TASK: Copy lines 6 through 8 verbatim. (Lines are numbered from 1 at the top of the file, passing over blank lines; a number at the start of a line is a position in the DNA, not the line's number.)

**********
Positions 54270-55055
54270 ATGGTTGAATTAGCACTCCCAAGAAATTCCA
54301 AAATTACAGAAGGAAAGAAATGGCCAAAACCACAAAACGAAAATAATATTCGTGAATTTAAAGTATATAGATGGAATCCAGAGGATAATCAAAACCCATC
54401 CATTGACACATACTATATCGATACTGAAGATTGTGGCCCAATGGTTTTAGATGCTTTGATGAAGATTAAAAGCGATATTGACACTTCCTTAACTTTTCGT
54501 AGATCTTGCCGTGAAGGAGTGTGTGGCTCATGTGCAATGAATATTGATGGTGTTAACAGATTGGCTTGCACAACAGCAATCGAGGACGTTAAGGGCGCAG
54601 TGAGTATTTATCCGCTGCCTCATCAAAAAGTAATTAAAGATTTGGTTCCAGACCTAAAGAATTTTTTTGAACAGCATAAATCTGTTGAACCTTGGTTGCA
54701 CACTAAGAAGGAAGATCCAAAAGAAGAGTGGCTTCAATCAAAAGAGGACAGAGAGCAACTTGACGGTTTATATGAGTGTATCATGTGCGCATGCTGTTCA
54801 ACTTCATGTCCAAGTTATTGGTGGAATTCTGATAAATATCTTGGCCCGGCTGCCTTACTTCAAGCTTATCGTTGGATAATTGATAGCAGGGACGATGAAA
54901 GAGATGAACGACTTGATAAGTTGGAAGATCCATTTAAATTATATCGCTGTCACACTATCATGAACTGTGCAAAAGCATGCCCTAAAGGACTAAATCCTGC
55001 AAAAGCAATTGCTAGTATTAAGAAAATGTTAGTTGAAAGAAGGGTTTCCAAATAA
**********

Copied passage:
54601 TGAGTATTTATCCGCTGCCTCATCAAAAAGTAATTAAAGATTTGGTTCCAGACCTAAAGAATTTTTTTGAACAGCATAAATCTGTTGAACCTTGGTTGCA
54701 CACTAAGAAGGAAGATCCAAAAGAAGAGTGGCTTCAATCAAAAGAGGACAGAGAGCAACTTGACGGTTTATATGAGTGTATCATGTGCGCATGCTGTTCA
54801 ACTTCATGTCCAAGTTATTGGTGGAATTCTGATAAATATCTTGGCCCGGCTGCCTTACTTCAAGCTTATCGTTGGATAATTGATAGCAGGGACGATGAAA